Technique of the right hand used for the Spanish guitar, the opposite of the "punteado". Basic of the flamenco guitar.
When we applied the "alzapua" technique to the whole hand, with "tresillos" executed with the index finger and the big toe.
The knocks are double and done with the whole foot.
To understand this concept we have to imagine a watch with the numbers 1 to 12.
We keep the 1, the2, the 3, the 4, the 5, the 6, the 7, the 8, the 9, the 10, and we show the 11 as the 1 and the 12 as the 2.
Now we visualize the imaginary watch and we trace a line from the 12 (like the 2) and to the 6. The right side is called 6/8 and the left side the 3/4, and the imaginary line is called the accent.
The right side of the circle corresponds to the six times of a 6x8 compas, with accents on 12 (2) and on the 3, dividing the six times in two groups of three, 2-1-2 and 3-4-5.
The left side shows the six times of a 3x4 compas, with accents on the 6, 8 and 10, divided in three groups of two: 6-7; 8-9; 10-11 (1).
To count the twelve times of a flamenco compas we use the flamenco watch, it will help us to understand the rhthmical structure, it is like a rhythmical regulator.
Rhthmycal, melodic or harmonical cadence in the flamenco music. Last tercio/part, we usually accelerated the time and we changed the modal tone for the Major. We also know this culmination like macho or cambio, with a clear musical structure.
This is a widespread experience: at the end of each "coplas" session (three or four, the ones sung in a row, after that they experienced small breaks) each dancer or "bailaoe" had the right to give a "ritual hug" to his "bailaora". It usually was a simple gesture: to lay arms on the "bailaora" shoulders, or a similar gesture.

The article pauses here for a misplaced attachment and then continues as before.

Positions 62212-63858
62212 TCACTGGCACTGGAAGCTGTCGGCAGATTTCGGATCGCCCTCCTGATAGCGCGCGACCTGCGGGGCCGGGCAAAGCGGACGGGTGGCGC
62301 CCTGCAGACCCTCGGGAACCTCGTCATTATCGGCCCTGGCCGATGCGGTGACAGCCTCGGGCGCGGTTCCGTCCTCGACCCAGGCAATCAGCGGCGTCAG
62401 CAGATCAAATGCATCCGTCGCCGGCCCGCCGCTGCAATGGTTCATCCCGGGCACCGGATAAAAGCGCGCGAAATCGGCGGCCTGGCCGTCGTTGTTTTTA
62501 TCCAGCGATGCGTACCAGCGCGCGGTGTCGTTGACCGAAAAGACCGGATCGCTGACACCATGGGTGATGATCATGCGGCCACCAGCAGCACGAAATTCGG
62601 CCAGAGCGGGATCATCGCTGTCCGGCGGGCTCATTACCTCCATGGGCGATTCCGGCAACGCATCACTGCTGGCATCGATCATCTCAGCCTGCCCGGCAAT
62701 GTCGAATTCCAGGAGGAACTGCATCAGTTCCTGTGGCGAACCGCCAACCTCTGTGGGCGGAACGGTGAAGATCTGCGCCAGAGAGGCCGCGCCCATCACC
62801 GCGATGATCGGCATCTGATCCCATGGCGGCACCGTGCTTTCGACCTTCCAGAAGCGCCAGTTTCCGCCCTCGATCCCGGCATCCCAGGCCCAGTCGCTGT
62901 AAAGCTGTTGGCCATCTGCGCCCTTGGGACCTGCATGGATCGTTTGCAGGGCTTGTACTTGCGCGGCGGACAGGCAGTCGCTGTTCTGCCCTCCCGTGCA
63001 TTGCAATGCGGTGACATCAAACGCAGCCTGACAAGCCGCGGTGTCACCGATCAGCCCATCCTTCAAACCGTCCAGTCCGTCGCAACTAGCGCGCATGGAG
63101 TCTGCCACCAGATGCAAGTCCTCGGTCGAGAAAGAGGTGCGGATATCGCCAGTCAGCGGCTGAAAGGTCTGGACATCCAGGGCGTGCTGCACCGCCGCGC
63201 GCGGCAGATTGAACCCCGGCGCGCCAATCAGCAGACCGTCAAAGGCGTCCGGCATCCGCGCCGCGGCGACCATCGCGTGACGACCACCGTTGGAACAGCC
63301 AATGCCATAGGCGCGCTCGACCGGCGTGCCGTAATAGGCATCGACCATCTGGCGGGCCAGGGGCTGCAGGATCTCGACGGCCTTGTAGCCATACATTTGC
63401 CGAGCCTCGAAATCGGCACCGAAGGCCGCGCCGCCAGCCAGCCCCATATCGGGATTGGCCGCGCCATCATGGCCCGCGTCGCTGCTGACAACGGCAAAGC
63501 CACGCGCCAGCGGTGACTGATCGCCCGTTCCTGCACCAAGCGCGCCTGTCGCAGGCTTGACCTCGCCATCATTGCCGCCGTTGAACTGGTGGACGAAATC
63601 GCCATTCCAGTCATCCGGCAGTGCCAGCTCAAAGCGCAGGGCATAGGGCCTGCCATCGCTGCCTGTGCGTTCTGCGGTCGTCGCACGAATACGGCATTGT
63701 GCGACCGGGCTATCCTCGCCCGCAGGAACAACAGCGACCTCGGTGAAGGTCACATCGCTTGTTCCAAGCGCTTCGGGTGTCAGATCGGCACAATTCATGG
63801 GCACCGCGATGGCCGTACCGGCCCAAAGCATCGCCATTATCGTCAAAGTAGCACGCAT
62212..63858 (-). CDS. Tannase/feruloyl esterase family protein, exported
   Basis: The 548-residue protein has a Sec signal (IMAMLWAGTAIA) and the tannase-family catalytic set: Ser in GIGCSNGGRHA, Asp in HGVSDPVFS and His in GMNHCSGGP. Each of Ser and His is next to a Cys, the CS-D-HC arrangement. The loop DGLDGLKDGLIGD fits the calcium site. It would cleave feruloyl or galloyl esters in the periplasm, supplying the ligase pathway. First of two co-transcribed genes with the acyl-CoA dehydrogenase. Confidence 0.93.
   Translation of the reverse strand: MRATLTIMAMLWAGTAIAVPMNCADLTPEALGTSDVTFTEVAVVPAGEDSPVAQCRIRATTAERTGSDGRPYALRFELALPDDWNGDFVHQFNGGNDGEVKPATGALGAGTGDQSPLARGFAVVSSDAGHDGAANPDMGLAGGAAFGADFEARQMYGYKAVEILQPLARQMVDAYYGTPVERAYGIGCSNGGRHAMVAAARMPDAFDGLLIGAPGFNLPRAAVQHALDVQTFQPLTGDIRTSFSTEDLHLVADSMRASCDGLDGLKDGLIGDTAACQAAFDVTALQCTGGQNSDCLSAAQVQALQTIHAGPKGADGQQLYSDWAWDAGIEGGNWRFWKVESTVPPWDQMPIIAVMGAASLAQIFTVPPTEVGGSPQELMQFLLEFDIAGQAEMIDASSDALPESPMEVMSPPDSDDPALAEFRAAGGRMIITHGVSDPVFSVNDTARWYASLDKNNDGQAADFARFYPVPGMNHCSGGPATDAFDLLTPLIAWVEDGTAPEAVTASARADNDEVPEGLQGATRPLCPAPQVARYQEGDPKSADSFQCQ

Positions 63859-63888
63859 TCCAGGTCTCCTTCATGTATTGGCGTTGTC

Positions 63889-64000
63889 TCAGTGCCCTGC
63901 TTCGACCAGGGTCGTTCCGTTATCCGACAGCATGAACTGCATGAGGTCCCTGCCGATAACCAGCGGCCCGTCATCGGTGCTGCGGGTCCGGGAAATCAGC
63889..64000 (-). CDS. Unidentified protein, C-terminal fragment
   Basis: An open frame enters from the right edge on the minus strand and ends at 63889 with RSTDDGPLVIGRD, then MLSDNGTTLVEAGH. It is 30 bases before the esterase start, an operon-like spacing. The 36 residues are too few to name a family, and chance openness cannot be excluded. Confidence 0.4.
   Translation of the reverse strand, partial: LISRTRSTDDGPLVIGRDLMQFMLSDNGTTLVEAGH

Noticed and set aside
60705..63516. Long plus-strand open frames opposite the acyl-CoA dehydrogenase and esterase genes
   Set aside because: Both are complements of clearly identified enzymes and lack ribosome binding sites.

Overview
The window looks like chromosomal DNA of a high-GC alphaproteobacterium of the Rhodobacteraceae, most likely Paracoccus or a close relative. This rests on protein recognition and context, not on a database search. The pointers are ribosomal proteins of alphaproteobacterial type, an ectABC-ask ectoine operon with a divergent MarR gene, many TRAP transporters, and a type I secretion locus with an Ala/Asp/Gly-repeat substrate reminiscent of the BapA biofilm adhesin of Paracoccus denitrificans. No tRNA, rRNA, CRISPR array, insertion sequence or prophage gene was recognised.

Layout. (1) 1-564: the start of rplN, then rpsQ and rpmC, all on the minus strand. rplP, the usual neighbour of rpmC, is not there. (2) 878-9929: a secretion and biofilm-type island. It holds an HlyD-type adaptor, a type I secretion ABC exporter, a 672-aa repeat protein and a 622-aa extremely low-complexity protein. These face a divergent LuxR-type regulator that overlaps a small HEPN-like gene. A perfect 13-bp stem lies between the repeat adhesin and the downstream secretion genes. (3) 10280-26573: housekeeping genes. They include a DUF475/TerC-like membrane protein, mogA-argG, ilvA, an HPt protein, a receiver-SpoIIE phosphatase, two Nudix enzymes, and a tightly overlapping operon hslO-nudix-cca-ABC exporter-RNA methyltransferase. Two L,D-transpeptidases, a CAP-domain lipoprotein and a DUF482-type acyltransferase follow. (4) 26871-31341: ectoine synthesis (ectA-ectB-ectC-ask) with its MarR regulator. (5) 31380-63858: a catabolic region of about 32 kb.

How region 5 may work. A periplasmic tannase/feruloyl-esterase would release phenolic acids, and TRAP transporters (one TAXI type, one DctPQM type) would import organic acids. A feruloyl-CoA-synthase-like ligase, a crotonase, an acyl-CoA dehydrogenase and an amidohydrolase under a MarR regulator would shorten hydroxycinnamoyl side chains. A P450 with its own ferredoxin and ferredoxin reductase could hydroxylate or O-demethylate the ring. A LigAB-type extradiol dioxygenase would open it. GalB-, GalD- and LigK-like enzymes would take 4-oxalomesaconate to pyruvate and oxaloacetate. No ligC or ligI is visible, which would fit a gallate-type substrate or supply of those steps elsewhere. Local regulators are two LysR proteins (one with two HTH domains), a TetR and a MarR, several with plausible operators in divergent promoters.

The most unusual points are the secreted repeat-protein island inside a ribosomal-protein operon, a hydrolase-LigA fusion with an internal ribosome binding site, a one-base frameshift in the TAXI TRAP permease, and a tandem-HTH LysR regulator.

When the hug was more demonstrative than the conventions allow, some of the observers reprimanded the dancer. The ending varied, from laughs in the best cases to fights with knife wounds and even deaths.
Song, also known as "corrido" or "corrida", with a very special intonation, based in the popular Andalusian Romances. Interpreted without accompaniment, possibly the most primitive flamenco style.
Flamenco song from the group of the Cantiñas, Cadiz. Romero el "Tito", popular Andalusian cantaor from XIX. century created from an old Cantiña a danceable style and he called it Romera.
A flamenco palo coming from the city of Ronda, in Malaga. As the rest of flamenco palos coming from Malaga, the Rondeña is prior to the current flamenco.
It's a copla with four octosyllable lines, generally with a consonant rhyme. With or without repetition of the second line.
It's a composition without compas, the lyrics talk about the rural life. Now it's slower than before.
Rumbas, they belong to the Latin American branch, to the tangos group and the measure is binary. "Aflamencado" songs belonging to the songs of "Ida y Vuelta". A musical rhythm like a dance style coming from Africa, through the slave trade to Cuba. The rumba arrived in Spain with the flamenca rumba and the Catalonian rumba. Connected to the "guaracha" more than with the Cuban rumba.
Three different "tumbadoras":
El Guaguancó, (La Habana)
La Columbia, (Matanzas)
El Yambú. (Matanzas)